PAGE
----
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potrace(1)		    General Commands Manual		    potrace(1)

       potrace - transform bitmaps into	vector graphics.

       potrace [options] [filename...]

       potrace	is  a  tool  for tracing a bitmap, which means,	transforming a
       bitmap into a smooth, scalable image.  The input	 is  a	bitmap,	 which
       means,  a  pixel-based image composed of	the two	colors black and white
       only. The output	is SVG,	PDF, EPS, or one of a number of	 other	vector
       formats.	 A typical use is to create vector graphics from scanned data,
       such as company or university logos, handwritten	notes,	etc.  The  re-
       sulting	image is not "jaggy" like a bitmap, but	smooth.	It can then be
       rendered	at any resolution.

       potrace can read	bitmaps	in the following formats: PBM, PGM, PPM	 (col-
       lectively  known	 as PNM, see pnm(5)), as well as BMP (Windows and OS/2
       bitmap formats).	The input image	should only use	the two	 colors	 black
       and white. If other pixel values	appear in the input, they will be con-
       verted to black and white using a simple	threshold method.

       potrace can currently produce the following output formats:  SVG,  PDF,
       EPS,  PostScript,  DXF,	GeoJSON,  PGM, Gimppath, and XFig.  Additional
       backends	might be added in the future.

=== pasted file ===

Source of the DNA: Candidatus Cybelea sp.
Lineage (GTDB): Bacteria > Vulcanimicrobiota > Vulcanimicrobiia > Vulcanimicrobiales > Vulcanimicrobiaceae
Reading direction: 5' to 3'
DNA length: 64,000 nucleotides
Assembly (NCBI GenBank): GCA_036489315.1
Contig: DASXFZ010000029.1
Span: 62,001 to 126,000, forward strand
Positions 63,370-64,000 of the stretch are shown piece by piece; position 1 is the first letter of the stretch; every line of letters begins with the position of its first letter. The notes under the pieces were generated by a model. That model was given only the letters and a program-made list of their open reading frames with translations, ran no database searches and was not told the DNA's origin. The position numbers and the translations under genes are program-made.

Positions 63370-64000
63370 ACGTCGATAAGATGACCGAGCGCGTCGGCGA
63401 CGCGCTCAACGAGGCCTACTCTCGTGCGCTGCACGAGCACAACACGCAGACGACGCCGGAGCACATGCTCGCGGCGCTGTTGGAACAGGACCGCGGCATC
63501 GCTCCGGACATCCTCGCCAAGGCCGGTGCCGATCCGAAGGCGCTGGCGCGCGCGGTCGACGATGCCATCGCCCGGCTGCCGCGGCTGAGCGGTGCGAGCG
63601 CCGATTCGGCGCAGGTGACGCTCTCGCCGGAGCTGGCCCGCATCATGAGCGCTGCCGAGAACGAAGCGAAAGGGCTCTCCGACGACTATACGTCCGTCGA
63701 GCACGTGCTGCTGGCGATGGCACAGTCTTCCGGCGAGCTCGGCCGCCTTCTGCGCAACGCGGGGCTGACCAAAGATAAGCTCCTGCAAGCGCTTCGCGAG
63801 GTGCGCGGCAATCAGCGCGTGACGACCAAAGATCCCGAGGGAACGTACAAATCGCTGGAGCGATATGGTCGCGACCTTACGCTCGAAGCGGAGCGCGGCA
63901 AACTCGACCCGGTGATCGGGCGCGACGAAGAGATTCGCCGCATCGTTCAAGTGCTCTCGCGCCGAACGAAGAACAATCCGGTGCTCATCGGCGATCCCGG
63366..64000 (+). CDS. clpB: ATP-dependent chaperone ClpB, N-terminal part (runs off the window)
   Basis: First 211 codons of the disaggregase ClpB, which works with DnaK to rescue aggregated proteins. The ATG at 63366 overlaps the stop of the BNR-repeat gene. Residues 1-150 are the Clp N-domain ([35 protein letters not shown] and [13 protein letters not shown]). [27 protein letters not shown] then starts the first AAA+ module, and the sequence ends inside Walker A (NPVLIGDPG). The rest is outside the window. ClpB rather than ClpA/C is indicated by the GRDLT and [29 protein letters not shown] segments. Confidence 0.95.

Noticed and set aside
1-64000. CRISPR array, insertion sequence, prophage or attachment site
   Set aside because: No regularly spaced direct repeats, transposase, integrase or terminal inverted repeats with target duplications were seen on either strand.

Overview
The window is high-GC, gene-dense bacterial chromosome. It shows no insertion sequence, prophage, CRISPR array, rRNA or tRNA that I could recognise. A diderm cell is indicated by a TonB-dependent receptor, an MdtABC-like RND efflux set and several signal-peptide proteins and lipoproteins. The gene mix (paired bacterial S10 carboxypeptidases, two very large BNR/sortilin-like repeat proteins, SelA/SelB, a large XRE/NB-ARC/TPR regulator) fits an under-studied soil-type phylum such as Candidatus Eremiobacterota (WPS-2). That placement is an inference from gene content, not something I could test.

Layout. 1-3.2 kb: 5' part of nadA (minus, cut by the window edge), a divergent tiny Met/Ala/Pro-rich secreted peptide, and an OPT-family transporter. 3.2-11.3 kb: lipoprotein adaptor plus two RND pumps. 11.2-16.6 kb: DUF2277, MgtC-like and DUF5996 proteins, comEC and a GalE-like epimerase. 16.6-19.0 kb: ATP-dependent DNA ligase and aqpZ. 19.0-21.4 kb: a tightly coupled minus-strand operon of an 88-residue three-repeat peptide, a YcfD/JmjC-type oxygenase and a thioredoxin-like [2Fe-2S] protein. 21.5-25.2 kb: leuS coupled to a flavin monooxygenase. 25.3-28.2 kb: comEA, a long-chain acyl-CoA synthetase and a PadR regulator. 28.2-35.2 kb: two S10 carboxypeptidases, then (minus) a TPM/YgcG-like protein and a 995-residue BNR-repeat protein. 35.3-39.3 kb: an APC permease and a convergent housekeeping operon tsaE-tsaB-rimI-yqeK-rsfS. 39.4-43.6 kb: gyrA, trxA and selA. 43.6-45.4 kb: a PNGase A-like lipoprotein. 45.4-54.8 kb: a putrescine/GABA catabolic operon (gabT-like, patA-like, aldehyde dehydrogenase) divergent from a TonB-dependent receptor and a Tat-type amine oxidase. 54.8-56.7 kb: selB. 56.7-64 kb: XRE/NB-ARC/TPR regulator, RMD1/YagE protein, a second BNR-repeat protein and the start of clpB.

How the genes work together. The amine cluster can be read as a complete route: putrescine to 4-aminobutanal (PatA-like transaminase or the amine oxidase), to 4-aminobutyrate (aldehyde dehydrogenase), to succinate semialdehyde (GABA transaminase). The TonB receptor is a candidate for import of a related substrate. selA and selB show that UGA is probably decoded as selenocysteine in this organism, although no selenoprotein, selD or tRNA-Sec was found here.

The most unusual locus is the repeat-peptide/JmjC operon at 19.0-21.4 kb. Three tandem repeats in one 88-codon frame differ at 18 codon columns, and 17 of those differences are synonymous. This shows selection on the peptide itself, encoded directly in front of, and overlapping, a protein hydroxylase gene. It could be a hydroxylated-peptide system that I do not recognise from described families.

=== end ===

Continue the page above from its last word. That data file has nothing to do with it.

The following options are supported. Dimensions (arguments of type dim)
       can  have optional units, e.g. 6.5in, 15cm, 100pt.  The default unit is
       inches (or centimeters, if this was configured  at  compile  time,  see
       COMPILE	TIME CONFIGURATION below). For pixel-based output formats such
       as PGM, DXF, GeoJSON, and Gimppath, the default unit is pixels.

   General options:
       -h, --help     print help message and exit.

       -v, --version  print version info and exit. This	 also  shows  the  de-
		      faults that were compiled	into this version of potrace.

       -l, --license  print license info and exit.

   Input/output	options:
       filename	      Each  file can hold an input image, or multiple concate-
		      nated input images. If  filename	arguments  are	given,
		      then  potrace will by default create one output file for
		      each input filename given. The name of the  output  file
		      is obtained from the input filename by changing its suf-
		      fix according to the chosen  backend.  If	 changing  the
		      suffix  is impossible because the	names of the input and
		      output files would be identical, then the	 output	 file-
		      name  is created by adding the "-out" suffix to the name
		      of the input file. If no filename	arguments  are	given,
		      then potrace acts	as a filter, reading from standard in-
		      put and writing to standard output. A  filename  of  "-"
		      may be given to specify reading from standard input.

       -o filename, --output filename